Monday, August 20, 2007

Great Barrier Reef: The Bad News And The Worse News

Tourism to the Great Barrier Reef is up, which may be great news for places like Cairns and Townsville and Rockhampton in Queensland who share in the $5 Billion annually generated by tourism, but it's definitely destroying the reef.

Photo Sharing and Video Hosting at PhotobucketIn the very near future all tourism to the Reef itself may have to be banned to protect it; that is if the pollution doesn't destroy it first. Currently only part of the region is protected by Great Barrier Reef Marine Park.

Of course, the first tourist to impinge upon the purity of the region was Captain James Cook, whose ship Endeavour ran aground here on June 11th, 1770. But casual boaters and day-trippers have been known to do their share. Already one-third of the reef has been closed to harvesting.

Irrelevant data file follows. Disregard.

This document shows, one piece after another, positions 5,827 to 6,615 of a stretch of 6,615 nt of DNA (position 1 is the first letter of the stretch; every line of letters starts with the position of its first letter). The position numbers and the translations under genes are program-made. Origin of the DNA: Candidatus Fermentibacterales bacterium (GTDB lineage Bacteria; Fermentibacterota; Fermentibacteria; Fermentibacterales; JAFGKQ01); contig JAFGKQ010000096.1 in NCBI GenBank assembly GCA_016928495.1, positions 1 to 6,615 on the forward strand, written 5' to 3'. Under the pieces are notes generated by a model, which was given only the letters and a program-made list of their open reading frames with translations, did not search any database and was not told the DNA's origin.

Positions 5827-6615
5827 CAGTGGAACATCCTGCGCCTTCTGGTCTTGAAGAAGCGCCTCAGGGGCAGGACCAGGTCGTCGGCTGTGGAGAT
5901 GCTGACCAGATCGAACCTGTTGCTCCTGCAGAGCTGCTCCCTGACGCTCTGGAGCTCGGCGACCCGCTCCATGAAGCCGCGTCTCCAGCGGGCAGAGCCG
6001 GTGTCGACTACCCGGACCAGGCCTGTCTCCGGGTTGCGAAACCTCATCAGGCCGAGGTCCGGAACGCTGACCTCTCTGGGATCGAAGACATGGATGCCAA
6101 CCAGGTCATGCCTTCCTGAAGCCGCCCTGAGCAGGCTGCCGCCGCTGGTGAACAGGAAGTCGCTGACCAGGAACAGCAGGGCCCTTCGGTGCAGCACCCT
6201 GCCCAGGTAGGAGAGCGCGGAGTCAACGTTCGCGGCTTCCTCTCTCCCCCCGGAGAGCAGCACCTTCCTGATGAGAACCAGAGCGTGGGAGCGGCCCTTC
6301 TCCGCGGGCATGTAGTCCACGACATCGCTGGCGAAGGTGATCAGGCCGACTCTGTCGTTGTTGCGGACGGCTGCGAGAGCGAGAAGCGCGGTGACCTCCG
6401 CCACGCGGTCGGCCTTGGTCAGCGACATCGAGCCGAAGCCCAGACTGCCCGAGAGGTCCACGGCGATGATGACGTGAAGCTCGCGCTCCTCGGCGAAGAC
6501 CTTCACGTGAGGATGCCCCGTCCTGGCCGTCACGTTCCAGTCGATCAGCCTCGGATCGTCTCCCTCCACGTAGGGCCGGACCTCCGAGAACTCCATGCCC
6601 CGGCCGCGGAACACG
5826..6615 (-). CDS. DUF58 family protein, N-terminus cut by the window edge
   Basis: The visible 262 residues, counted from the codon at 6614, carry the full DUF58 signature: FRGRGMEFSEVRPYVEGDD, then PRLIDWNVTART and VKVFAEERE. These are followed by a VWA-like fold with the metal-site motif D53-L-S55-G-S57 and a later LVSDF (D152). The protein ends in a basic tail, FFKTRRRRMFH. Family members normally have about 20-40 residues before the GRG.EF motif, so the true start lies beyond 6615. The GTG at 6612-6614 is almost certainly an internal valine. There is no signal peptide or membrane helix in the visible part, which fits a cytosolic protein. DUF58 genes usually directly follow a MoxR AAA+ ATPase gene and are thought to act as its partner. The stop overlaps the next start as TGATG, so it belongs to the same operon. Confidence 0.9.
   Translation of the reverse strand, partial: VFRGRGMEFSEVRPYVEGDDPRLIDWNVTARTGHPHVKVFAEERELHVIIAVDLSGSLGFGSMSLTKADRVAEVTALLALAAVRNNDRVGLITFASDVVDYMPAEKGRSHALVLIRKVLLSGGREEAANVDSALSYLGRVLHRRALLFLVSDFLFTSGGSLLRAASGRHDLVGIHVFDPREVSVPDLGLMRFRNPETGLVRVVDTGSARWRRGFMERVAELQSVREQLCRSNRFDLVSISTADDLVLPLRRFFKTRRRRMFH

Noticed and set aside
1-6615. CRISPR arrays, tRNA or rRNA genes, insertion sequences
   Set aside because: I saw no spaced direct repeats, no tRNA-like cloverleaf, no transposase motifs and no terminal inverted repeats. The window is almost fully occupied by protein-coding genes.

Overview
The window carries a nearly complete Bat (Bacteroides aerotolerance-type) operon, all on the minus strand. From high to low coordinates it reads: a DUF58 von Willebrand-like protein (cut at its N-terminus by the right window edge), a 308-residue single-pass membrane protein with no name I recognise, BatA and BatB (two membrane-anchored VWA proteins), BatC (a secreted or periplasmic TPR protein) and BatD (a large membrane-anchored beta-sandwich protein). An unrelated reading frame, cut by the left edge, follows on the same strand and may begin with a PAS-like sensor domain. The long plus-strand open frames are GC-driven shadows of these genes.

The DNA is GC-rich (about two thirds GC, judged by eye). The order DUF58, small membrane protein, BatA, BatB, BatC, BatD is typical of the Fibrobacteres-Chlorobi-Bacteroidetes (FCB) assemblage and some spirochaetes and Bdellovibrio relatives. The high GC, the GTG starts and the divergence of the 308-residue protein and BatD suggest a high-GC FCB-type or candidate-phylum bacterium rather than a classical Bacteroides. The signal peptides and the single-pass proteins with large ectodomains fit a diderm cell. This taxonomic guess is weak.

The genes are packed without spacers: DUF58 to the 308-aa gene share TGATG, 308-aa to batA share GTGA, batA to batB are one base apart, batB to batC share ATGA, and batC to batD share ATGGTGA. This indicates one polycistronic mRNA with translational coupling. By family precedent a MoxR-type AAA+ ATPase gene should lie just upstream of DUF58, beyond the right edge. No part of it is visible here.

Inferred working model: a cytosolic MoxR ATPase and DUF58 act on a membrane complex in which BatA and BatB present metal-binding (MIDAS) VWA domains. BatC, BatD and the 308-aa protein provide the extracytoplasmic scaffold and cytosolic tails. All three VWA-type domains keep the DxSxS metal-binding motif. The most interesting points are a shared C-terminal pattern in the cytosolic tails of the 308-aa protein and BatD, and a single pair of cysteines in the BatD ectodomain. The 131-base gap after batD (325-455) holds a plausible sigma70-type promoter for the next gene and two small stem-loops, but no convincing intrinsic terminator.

I have no doubt that the Great Barrier Reef will outlive me, and there may even be a happy ending to the story. But happy endings in real life involve the efforts of millions, and may fail despite their best efforts. In the meantime, it is incumbent upon aquariums to have well-stocked saltwater tanks, so that many people can experience the glory of living coral without running the risk of killing it in the wild.
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Seumas Gagne said...

In addition to 1) coral intrinsic value as a living thing and 2) the uplifting quality for other creatures of its beauty, if coral reefs die back much further coastal communities are going to be super-screwed. Coral protects the shoreline from storms and erosion. We really depend on the little blighters!

michael sean morris said...

I think coral is one of my favourite kinds of animal. I just hate to think that we'll be reduced to watching "Finding Nemo" for a fix.

Although "Finding Nemo" rocks.